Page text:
Inside is a circuit board from Yamaha, which is called the DB50XG. This board was designed as a daughter board for PC sound cards with “Waveblaster” expansion port. She expanded the sound cards with a polyphonic MIDI wavetable sampler. In this way, the General Midi Standard and the Yamaha XG Standard could be re-established. Today nobody thinks about it anymore. At that time, if you wanted to generate sounds with a PC from midi data, then either external hardware was required, or a sound card with an onboard midi synthesizer or wavetable chipset. The PC then took over the control, the sending and receiving of the midi data via a sequencer software. Today, the midi sounds are generated directly on the PC and the samples and sound models are integrated into the software. At that time, the performance of the PC hardware was not sufficient. If someone is wondering what I’m palavering about here – what is Midi and why do you need it? – then let me put it briefly here: Midi is the abbreviation for “Musical Instrument Digital Interface” – i.e. a digital interface – a data protocol for musical instruments. Roughly explained, it serves to network and control electronic musical instruments with each other. For example, a large number of sound-generating devices can be controlled via a single keyboard. I will not explain here how the Midi standard works, what the data packets look like and how it looks electrically. As always, there is plenty of information on the web.

Inside the box

Back to the self-made box. At that time I packed the DB50XG in the plastic box and from the “Waveblaster” port, a 26-pin socket strip, led the necessary cables to the outside to start up the Midi board. And that was pretty simple. The board requires a power supply of +/-12V and +5V. There is a Midi-IN and a Midi-OUT (through) pin, a reset pin and two analog audio out pins – one per channel. The table below shows the connector pin assignment:

pin number assignment
1 Digital ground
2 not connected
3 Digital ground
4 not connected
5 Digital ground
6 Supply +5V
7 Digital ground
8 not connected
9 Digital ground
10 Supply +5V
11 Digital ground
12 not connected
13 not connected
14 Supply +5V
15 Analoge ground
16 not connected
17 Analogue ground
18 Supply + 12V
19 Analogue ground
20 Audio out richt
21 Analogue ground
22 Supply -12V
23 Analogue ground
24 Audio out left
25 Analogue ground
26 reset

The whole structure was rather spartan back then. The power supply had to be established via one or more external power supplies. There was no galvanic signal isolation using optocouplers. So I had to rely on the proper setup of the Midi IO controller that I connected to the Amiga. Of course it couldn’t stay like this. And I can’t bring myself not to use the beautiful DB50XG board anymore or to throw it away in the electronic waste. The plan that emerged from this was to develop a new interface board – or to tinker, which should be as universally usable as possible.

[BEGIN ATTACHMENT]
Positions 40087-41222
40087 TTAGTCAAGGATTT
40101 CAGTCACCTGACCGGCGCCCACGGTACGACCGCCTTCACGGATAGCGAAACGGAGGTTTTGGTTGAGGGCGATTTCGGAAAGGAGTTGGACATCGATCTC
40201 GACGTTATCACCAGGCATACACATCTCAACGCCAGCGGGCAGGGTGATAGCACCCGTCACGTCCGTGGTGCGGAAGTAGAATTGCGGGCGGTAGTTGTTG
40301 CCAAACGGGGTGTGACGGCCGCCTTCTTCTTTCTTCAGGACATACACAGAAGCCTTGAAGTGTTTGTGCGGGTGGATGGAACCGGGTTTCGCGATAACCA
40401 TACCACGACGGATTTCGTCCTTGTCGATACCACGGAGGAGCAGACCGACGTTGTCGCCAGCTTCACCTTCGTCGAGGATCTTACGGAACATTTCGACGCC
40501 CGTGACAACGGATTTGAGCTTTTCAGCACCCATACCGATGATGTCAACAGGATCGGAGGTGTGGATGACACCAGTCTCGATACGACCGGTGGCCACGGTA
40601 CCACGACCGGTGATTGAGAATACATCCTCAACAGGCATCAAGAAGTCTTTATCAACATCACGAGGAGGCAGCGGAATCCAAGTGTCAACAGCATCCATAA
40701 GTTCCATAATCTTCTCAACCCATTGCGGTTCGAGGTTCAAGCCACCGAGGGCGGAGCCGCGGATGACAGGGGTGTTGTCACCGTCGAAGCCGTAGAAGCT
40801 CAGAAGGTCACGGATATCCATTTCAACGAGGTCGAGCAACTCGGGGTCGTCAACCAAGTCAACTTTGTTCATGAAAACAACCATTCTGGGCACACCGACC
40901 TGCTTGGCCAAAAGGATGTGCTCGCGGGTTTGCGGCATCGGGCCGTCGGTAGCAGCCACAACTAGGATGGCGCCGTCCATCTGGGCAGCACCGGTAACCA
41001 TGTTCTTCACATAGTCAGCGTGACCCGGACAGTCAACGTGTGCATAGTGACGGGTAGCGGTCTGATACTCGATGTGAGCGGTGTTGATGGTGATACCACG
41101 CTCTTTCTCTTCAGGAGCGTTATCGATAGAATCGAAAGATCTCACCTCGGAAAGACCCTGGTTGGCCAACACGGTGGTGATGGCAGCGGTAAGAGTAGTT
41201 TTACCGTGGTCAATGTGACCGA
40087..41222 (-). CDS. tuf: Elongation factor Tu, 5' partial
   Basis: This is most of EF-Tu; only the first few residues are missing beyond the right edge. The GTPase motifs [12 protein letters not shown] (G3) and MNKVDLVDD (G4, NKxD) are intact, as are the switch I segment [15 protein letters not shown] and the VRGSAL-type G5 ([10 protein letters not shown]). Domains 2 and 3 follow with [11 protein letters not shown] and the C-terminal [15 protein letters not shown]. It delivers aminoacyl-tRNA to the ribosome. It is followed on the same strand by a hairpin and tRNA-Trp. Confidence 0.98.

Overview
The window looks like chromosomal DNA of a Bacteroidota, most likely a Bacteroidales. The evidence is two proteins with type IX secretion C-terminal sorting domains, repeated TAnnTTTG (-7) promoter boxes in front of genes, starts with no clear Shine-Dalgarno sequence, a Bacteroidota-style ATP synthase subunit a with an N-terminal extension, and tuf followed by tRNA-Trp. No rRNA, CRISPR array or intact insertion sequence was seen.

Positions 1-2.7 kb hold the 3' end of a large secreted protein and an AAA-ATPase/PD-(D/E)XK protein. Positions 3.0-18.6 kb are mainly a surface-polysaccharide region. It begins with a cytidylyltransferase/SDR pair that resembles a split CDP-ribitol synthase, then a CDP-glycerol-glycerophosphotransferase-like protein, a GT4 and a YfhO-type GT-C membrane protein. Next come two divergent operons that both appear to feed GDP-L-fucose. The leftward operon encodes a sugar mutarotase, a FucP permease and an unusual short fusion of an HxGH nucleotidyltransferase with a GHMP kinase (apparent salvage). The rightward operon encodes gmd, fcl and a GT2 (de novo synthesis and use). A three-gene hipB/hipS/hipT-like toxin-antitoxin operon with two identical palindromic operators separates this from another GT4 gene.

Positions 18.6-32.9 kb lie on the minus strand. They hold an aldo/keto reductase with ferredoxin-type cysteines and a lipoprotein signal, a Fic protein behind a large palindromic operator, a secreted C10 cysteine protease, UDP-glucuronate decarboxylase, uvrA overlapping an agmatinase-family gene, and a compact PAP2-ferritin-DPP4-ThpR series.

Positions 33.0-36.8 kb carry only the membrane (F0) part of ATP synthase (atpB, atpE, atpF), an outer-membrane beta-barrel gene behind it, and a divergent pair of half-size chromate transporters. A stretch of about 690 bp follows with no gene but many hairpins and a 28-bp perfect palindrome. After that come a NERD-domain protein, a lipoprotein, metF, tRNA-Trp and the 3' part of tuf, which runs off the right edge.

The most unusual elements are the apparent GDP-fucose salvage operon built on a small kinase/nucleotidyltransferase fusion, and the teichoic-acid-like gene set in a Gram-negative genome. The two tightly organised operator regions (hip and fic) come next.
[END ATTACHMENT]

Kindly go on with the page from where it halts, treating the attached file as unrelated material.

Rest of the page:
It’s been a few years since this idea and I’ve always worked on it a little bit. I thought the interface board should fulfill the following points:

  • a simple power supply should supply the Yamaha board with energy. Ideally, there should be a USB port and, optionally, a connection for a universal power supply. All required voltages should be generated on the interface board from the 5VDC.
  • As in the past, the DB50XG should also be able to be plugged in as a “piggyback” circuit board
  • The midi-in signal should be able to be fed in via the 5-pin DIN socket and also via a pin header – of course nicely decoupled (this means that a microcontroller such as Arduino and co. can also be connected without any effort)
  • The sound, i.e. the audio signal, should be available for acceptance via a chinch socket and also as a 3.5mm jack socket and via a pin header per channel.
  • Word repetitions SHOULD be avoided, but I don’t care 🙂

This ultimately resulted in the following circuit diagram. The 5VDC supply of the USB source is routed directly to the 5V supply of the midi board. The +12V/-12V that are also required are generated by a DC/DC converter (TMR0522). This is supplied on the input side by the 5V mains. The optional “external” voltage input goes to a LM2596ADJ. This is a step-down voltage regulator that can work with input voltages up to 40V. The regulated output side is available in many areas. I have integrated the ADJ (Adjustable) type into the circuit here, as I have a few of them in the assortment box. The voltage source can be selected with a jumper on the board.

Based on this circuit diagram, I created a layout and initially produced it in my own etching bath. The result was the following circuit board, which served as a test setup. Technically, the board worked perfectly, but I didn’t like the arrangement of the components. I placed the step-down converter and coil on the back. The distance between the connection sockets was also too close together for me. And how you do it as a PCB layouter – you always do a second design. So also it is this time.